Tuesday, October 13, 2009

Bike Racing and Beer Drinking

2 of my favorite things!

It was nice to have such a high level race that wasn't too far away last weekend. With my drive time just over an hour, that would help with lots of things. My girlfriend living 10 minutes from the venue would help even more. I got down Friday afternoon early enough to get in a few laps and try to dial it all in. Saturday's course was very similar to the course that Tom Stevens laid out for Natz back in 05 and 06. It's a classic and difficult course. Lots of skills involved in getting around this track efficiently. As I rode laps with Sammy and Kev, we could see Tom hard at work, setting it up and putting the finishing touches on it. Let me just point out how lucky we are in New England to have guys like Tom with his long history in this sport and his crew, working so hard bring us such incredible courses and events.

Wrapping the whole thing around the East Coast Interbike seemed a perfect fit. The only thing that could really spoil it would be bad weather. The only bad weather came overnight on Friday, but Saturday and Sunday both turned out to be good days with no precip.

The conclusion I came to after riding lots of laps was that this was gonna be hard as hell and that the best athlete should win. Not necessarily the best cyclist or the most fit or the strongest. There were so many different things going on with off camber turns leading into run ups, tricky high speed barriers with a downhill greasy right hander directly in the remount area, greasy low speed 180s, bumpy down ups with lots of roots and brake bumps and more 180s in between, glazed mud on asphalt in corners, peanut butter get offs into concrete long run stairs, curbs and planks, big shiny tree roots, acorns, glass, and lots of elevation gain per lap, and a hard ass long uphill grade leading to the finish line. Any sprint to the finish would be very painful.

I slept well enough but not great. I was nervous after trying to amp up my training in the last few days, after my squemish week leading into Gloucester. I felt good, but unsure of my form. I got over there early since it's been really hard to get in any laps before our race this year with the new jam packed schedule. We scoped out our parking spot the day before and I arrived almost at the same moment as Kevin, who had Jamie with him. Jamie has been nice enough to play the ultimate teamate this year and act as mechanic/pit man and overall helper and supporter at the races. His help has been invaluable. Especially when he discovers every little detail about our bikes while we're taking care of our warm ups and registration and # pinning. THANKS James!

So we're on the line ready to go and the series is like this...Kevin in the lead, Roger 10 points behind him, and me 20 behind. Marky Mack is in the mix, but far back on points for the series. What we didn't know was that John Coriveu was in the field, a MOOTS rider from Steanboat Springs, CO and very talented at that.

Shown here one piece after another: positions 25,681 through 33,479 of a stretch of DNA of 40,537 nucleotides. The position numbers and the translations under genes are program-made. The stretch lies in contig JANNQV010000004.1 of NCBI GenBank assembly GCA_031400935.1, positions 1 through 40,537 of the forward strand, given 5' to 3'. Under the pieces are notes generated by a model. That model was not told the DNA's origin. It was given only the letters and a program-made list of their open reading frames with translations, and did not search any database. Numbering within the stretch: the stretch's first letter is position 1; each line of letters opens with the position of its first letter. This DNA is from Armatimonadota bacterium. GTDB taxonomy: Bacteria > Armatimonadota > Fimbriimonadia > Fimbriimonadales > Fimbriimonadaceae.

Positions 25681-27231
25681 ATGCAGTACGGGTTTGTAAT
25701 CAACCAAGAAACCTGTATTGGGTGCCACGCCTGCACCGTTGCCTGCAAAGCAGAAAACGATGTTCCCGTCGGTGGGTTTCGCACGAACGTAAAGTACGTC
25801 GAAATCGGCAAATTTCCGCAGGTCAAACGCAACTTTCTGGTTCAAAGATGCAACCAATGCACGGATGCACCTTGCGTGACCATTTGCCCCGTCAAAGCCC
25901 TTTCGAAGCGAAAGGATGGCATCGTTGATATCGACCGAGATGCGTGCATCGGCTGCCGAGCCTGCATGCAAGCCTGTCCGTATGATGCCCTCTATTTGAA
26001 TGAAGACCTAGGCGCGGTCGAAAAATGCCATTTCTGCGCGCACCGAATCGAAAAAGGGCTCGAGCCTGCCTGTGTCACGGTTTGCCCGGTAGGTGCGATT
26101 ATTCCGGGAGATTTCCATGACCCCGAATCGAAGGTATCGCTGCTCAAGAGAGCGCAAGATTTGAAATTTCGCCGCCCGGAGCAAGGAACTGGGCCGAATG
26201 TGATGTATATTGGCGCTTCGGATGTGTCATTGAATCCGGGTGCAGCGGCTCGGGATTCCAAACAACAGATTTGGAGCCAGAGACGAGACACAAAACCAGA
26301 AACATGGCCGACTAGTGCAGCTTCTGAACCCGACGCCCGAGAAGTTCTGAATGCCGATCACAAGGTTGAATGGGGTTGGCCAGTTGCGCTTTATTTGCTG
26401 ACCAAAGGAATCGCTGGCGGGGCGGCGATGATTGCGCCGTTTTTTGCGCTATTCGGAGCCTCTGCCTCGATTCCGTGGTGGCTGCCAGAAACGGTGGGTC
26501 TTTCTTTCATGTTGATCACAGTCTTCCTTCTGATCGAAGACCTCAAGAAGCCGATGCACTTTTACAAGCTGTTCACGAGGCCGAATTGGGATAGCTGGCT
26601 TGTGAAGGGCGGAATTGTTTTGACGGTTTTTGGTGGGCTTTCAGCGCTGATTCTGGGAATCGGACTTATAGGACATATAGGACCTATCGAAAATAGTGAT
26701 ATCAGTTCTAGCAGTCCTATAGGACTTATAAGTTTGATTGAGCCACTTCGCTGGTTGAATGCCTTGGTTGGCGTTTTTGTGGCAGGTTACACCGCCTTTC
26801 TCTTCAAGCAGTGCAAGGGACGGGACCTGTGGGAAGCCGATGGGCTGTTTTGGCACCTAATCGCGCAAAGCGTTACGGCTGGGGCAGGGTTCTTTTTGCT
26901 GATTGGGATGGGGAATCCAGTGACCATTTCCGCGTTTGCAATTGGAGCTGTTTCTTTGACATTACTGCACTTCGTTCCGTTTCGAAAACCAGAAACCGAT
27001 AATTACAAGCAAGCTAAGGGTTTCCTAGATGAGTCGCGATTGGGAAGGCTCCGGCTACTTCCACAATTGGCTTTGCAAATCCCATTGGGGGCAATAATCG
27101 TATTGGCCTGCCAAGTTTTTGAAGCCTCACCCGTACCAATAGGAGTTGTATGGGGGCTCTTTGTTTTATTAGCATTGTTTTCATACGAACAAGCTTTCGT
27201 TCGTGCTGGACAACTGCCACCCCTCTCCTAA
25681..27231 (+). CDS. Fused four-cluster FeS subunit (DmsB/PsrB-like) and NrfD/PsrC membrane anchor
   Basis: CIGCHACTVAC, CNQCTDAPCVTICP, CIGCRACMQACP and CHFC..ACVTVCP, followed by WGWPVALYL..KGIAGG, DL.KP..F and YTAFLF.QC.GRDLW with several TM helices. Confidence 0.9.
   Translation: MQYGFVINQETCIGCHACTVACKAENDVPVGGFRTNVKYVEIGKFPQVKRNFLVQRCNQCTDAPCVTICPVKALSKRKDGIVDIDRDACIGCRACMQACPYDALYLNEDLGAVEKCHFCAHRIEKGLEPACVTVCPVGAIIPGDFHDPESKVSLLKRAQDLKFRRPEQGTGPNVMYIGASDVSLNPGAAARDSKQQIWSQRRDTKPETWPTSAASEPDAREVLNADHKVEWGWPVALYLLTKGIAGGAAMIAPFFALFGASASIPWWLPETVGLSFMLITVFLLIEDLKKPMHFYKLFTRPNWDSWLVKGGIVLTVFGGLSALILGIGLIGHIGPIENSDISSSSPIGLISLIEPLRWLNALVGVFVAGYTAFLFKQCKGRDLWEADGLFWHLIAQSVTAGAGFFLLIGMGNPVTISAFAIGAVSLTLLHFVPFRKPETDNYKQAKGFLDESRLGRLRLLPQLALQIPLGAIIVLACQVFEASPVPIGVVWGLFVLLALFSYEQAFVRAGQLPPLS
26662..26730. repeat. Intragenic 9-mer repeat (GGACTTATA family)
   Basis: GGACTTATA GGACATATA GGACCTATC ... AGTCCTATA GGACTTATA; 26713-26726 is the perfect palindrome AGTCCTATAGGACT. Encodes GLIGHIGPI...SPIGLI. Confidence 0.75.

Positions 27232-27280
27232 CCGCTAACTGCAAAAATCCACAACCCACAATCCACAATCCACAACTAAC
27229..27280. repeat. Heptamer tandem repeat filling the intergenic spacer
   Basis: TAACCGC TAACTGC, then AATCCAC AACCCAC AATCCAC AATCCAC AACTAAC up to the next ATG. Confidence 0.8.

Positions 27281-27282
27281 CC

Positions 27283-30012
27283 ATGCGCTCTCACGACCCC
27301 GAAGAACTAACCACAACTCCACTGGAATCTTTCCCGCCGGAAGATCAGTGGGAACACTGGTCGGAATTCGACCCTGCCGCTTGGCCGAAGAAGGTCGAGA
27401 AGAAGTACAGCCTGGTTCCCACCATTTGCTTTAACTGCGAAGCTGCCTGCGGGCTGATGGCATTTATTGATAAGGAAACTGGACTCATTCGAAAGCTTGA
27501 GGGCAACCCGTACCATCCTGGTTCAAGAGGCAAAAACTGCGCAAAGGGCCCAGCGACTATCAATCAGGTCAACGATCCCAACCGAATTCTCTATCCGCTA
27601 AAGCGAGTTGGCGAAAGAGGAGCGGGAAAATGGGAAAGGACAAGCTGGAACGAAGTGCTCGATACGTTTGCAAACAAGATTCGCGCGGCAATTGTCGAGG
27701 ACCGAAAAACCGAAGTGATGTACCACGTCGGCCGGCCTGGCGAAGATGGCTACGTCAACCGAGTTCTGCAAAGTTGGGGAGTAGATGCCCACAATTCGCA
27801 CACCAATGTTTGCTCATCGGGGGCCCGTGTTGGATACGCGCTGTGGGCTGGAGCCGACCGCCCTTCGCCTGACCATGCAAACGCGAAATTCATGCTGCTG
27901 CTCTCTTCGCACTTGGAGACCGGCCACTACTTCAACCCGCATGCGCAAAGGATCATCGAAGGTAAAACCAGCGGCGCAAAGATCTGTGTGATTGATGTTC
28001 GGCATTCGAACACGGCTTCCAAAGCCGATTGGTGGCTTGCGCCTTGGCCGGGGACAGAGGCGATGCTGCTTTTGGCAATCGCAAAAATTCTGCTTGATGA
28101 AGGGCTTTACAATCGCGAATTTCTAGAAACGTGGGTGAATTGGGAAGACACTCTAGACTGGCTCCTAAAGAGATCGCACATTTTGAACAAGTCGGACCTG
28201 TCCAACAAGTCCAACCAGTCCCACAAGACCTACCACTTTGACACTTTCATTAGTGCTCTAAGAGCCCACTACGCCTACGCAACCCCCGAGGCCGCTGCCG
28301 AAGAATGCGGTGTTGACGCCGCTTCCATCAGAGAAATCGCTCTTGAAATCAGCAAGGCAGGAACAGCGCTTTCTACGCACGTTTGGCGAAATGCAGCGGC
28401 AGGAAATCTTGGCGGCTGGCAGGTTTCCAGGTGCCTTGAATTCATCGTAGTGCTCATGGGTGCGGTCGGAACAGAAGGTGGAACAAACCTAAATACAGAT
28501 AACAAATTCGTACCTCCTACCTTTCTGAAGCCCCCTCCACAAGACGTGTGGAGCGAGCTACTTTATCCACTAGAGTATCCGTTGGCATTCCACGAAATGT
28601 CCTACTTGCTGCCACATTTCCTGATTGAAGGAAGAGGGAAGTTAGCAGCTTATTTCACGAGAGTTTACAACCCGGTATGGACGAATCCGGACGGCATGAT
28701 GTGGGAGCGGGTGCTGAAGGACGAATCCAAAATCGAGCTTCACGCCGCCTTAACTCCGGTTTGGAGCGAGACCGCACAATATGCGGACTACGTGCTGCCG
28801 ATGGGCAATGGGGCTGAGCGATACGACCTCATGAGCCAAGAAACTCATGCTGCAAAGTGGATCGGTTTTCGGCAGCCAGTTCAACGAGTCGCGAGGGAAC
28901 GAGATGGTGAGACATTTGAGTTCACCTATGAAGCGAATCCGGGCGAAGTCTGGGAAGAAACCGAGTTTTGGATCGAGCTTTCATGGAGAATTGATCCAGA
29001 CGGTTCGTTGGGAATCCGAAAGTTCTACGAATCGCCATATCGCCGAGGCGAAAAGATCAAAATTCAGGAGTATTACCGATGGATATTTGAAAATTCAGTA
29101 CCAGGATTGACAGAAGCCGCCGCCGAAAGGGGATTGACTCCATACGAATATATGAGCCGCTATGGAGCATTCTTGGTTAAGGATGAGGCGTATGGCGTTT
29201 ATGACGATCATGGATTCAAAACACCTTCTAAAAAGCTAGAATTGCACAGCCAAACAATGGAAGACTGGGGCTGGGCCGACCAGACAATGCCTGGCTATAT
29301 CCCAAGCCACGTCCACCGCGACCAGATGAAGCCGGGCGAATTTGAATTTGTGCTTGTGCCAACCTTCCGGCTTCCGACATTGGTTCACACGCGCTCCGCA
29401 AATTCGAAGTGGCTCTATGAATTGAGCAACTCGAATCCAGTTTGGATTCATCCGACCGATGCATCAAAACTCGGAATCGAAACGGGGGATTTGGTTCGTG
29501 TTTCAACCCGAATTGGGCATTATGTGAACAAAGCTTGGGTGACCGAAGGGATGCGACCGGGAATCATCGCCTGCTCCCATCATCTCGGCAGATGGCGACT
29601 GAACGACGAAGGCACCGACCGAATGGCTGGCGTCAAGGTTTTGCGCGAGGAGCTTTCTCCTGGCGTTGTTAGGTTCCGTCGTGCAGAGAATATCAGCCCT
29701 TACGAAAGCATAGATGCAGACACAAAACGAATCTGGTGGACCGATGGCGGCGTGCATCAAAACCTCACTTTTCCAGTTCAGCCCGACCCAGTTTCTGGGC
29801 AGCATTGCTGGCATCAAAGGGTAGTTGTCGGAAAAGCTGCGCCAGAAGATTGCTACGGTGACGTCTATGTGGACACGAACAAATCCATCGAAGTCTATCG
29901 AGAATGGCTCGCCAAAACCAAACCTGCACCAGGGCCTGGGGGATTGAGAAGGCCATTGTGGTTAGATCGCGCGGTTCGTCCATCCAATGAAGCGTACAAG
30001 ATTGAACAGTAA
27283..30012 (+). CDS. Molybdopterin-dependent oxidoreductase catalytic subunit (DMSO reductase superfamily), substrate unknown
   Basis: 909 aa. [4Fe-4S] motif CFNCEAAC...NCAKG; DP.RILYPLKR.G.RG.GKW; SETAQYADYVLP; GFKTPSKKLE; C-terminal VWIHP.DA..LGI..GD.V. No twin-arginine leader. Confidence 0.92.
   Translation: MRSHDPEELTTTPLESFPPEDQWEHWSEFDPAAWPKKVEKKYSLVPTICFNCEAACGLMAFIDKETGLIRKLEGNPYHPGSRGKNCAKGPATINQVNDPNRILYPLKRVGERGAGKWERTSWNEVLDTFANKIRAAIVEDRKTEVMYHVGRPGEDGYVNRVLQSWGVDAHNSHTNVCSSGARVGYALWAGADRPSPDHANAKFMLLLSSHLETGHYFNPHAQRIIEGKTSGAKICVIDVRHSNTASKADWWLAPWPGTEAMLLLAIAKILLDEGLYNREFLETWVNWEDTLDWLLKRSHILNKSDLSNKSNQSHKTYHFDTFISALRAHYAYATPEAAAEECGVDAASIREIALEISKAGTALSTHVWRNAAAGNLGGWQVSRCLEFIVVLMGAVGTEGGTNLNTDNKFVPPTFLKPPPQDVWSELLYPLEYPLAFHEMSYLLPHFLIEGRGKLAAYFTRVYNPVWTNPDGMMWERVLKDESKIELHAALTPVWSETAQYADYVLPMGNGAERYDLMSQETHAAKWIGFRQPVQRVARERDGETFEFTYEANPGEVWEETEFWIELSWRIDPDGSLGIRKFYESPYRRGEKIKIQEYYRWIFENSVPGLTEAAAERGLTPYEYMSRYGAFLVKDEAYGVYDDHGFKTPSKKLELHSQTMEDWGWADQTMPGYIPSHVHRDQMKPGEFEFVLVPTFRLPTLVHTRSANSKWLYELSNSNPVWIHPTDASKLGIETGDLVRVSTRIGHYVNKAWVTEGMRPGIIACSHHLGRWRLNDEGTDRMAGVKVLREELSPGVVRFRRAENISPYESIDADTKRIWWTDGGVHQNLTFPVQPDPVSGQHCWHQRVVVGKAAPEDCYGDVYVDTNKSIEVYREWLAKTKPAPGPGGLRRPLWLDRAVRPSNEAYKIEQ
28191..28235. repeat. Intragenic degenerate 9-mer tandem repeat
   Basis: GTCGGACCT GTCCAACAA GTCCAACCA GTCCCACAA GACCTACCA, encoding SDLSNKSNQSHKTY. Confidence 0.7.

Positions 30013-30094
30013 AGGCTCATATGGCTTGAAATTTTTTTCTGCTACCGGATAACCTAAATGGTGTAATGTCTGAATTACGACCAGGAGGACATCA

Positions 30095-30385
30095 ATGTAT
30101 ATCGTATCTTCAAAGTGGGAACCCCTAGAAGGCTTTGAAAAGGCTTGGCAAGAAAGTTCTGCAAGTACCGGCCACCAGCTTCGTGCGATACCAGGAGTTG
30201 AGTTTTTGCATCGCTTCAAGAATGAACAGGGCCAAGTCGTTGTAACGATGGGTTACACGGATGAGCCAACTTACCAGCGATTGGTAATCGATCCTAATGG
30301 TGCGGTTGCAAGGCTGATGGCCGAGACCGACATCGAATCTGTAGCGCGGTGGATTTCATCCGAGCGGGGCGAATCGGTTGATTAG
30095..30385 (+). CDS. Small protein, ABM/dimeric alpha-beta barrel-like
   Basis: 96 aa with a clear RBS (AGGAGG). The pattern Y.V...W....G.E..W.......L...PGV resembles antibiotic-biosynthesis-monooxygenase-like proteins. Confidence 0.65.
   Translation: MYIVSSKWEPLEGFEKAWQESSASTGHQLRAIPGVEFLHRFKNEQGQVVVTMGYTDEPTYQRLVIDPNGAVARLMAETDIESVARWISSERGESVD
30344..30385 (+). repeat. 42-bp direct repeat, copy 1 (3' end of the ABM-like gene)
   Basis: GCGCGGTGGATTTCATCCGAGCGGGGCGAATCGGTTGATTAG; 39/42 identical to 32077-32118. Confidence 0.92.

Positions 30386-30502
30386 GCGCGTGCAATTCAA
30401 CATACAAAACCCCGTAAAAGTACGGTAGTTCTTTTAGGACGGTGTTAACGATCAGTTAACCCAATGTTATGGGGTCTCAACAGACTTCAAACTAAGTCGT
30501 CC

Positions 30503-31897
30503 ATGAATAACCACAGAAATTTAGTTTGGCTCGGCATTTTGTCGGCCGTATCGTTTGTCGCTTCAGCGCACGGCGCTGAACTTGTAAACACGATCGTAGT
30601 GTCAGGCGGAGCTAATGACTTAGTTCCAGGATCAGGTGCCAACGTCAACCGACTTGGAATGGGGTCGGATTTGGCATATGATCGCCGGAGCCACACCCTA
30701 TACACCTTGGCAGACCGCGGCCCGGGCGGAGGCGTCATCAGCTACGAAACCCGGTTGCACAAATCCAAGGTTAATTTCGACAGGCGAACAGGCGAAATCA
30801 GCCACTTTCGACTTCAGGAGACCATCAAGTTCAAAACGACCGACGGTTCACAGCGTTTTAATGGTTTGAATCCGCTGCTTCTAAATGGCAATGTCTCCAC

The whistle blows and I react well, and get in my pedal on the 2nd try. I start to charge and Roger pulls along side me and shows me what it looks like to try hard, so I do. I get up to speed at about the finish line and then get the holeshot off of the pavement and into the grass. I got a good gap after the first set of turns and did what I know best......ride from the front, as hard as I can. I drilled it for a full lap, constantly checking to see where the others were. The gap was small, but you gotta start somewhere. After about 1-3/4 laps Roger makes contact and Mark is right on him. .
I'm amazed to see that there are about 5 others just behind them. On the next paved section leading down to far end of the course I sit up and let Roger pull through, Mark follows and he doesn't look good at all. He's got one of the best poker faces of all time, but he wasn't fooling anyone at that particular moment. I let Kurt Perham, Coriveu and Bill Shattuck roll through too and Kevin was next, but was still off just a few bike lengths. I filled in the spot hoping he would get on. On the next chicane I chose to run and passed Bill and Kurt again. I could see Roger was starting to ramp it up, after all he had 20 seconds to recover and thats all he needs and then some. Onto the pavement, it was Roger followed by Corvieu, then Mark then me, then Kurt, Bill and Kevin. It was all strung out. Corvieu drilled it and Roger was right on it. Mark reacted with an out of the saddle in the drops charge. I took that as a signal to try as hard as I could. I got his wheel and realized he didn't quite get to the other two. At the finish line (with 4 to go) he seemed to go backwards and I just went around him and up to the other two. It was effectively a leadout.